Alaska fishermen, processors talk about industry challenges
With daunting problems facing the Alaska economy and its seafood industry, the Alaska Seafood Marketing Institute heard from fishermen and processors at their annual meeting last week.
Having suffered one of the worst salmon seasons in recent history, especially the crash of several pink salmon runs which are looking at disaster declarations, as well as forces beyond the scope of ASMI and other groups, Alaskan fishermen are facing many marketing challenges, including with halibut.
Homer fish processor Billy Sullivan outlined some of those challenges in his presentation to the group.
“We are concerned about a developing situation in the Atlantic Coast of North America where Atlantic halibut is being caught in higher numbers each year, and because that fishery is year-round, it is edging out Alaska halibut markets, mostly on the East Coast, but even in large markets like Los Angeles,” Sullivan told the gathering.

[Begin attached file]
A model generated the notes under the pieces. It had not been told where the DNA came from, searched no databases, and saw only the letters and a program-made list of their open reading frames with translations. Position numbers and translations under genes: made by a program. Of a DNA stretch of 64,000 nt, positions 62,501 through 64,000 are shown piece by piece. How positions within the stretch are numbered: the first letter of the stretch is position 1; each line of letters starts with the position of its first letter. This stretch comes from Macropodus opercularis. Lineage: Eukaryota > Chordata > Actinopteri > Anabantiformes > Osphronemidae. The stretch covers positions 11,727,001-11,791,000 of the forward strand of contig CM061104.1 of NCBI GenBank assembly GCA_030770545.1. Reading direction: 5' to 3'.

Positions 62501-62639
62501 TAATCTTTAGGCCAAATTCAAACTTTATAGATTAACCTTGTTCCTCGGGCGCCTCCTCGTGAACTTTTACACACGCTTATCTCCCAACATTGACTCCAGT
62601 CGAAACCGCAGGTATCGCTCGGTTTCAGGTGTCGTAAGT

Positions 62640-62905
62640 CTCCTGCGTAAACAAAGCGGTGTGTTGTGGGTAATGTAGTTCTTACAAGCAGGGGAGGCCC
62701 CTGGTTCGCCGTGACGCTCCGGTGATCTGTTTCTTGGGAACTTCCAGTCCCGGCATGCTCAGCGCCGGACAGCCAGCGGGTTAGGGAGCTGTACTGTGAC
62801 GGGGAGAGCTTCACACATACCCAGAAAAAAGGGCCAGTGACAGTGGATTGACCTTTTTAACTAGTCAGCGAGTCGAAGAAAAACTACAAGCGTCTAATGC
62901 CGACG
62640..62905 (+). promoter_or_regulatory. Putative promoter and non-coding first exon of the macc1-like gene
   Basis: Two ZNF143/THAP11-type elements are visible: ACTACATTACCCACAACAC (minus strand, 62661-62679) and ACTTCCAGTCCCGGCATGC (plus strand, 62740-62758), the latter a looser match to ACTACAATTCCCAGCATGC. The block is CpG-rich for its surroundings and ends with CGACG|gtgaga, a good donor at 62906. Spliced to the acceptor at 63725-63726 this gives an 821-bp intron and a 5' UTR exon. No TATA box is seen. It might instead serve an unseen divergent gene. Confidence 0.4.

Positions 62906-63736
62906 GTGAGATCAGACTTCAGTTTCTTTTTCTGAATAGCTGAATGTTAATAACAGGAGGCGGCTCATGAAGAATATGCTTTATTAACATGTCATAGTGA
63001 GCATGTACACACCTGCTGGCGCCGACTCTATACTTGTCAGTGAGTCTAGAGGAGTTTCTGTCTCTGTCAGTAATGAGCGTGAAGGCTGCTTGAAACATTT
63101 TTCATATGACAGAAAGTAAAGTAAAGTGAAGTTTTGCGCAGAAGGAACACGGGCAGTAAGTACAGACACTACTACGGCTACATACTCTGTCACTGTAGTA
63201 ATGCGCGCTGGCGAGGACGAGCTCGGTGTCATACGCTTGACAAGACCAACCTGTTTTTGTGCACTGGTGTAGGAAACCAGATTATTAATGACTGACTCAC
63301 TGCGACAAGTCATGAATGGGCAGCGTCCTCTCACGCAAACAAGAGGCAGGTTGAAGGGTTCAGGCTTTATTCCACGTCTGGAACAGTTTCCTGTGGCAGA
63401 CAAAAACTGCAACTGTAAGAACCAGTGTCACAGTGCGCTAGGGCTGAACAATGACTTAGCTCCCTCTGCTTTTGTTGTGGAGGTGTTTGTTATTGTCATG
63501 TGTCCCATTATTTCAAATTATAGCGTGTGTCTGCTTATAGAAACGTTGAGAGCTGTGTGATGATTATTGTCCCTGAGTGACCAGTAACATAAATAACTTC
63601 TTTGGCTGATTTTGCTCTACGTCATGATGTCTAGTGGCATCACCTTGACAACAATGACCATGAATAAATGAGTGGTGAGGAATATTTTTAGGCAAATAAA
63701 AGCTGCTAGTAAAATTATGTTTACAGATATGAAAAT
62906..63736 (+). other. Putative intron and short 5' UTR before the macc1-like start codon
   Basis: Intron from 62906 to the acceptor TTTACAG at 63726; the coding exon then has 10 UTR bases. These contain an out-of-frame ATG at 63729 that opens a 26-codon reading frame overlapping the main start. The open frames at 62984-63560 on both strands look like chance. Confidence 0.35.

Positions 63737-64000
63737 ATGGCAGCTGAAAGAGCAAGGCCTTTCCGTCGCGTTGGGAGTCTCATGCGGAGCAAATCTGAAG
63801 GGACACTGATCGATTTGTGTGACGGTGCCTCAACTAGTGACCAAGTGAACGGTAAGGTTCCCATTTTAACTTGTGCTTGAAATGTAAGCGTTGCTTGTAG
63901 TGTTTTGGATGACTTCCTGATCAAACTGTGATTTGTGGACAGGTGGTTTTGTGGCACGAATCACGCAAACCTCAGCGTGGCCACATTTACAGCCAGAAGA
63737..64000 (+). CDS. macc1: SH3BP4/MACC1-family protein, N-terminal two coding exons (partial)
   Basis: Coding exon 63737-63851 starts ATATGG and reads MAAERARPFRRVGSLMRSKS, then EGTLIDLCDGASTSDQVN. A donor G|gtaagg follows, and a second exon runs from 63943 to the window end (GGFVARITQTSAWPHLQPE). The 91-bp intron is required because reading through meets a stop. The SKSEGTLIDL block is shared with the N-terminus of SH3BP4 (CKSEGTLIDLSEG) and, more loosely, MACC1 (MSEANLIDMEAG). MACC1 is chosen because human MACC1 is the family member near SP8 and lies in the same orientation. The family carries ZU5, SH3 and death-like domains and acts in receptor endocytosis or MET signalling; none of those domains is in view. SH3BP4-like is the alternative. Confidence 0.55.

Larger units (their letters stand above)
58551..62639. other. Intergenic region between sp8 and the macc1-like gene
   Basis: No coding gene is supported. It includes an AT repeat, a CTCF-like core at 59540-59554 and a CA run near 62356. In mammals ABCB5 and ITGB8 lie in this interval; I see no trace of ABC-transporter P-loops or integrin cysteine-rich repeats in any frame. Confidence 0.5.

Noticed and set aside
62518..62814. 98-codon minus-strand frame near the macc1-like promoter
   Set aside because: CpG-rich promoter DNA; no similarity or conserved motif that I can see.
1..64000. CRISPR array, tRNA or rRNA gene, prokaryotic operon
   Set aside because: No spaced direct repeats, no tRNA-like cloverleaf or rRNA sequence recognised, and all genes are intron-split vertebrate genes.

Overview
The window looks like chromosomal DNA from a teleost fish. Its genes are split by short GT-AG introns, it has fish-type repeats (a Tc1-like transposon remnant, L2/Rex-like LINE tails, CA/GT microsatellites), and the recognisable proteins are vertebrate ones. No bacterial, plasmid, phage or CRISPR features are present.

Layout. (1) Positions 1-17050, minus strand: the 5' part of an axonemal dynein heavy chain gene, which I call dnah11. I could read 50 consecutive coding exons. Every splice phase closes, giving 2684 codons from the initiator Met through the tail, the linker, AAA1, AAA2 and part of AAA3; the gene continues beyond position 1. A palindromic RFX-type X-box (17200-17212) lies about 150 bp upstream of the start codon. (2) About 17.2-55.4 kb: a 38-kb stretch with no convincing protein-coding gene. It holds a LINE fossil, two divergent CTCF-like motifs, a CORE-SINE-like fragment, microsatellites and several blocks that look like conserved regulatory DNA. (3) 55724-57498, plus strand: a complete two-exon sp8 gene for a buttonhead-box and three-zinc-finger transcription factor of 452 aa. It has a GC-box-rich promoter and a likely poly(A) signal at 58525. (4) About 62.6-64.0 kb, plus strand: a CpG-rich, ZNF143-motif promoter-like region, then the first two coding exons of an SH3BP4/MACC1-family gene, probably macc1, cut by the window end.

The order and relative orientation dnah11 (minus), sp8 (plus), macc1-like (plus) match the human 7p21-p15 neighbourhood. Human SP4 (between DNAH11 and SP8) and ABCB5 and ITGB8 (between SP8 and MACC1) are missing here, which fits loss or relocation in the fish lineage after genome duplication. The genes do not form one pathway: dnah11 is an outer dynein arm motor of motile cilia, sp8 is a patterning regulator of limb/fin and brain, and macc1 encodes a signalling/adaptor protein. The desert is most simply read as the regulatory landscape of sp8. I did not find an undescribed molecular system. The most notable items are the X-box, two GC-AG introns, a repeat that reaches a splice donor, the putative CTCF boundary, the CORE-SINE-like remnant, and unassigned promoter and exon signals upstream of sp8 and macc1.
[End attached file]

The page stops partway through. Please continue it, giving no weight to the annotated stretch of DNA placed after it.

He added that there have been increased harvests of halibut of all sizes in Russia, which can be marketed as Pacific halibut.
“Our concern focuses on Alaska halibut getting the distinct image it deserves.”
Sullivan said he would like ASMI staff to verify that all marketing, educational and point-of-purchase materials include the descriptor “Alaska” before “halibut.”
He added that this may already be occurring in many cases, but he would like to have it be universal and verified.
Another concern is the so-called “graying of the fleet,” where the next generation is not filling jobs of retiring participants at a sustainable rate. This not only applies to captains and permit holders, but also to seats on the ASMI halibut/sablefish committee, Sullivan said.
“We have three empty seats on the committee, and would like them to be filled with the best candidates, but want to include younger people. To that end, we would suggest that ASMI include a request for interest in operational and species committees at the ASMI booth at Fish Expo,” taking place in November in Seattle.
Alexa Tonkovich, executive director of ASMI, sounded optimistic at the meeting.
“We should not forget that we are lucky enough to promote the best seafood in the world. Globally, Alaska is one of the leaders in fisheries management and we have diverse and abundant fisheries,” she said.
However, she acknowledged the many challenges facing the industry, including the Russian import ban.
Cristy Fry can be reached at firstname.lastname@example.org.
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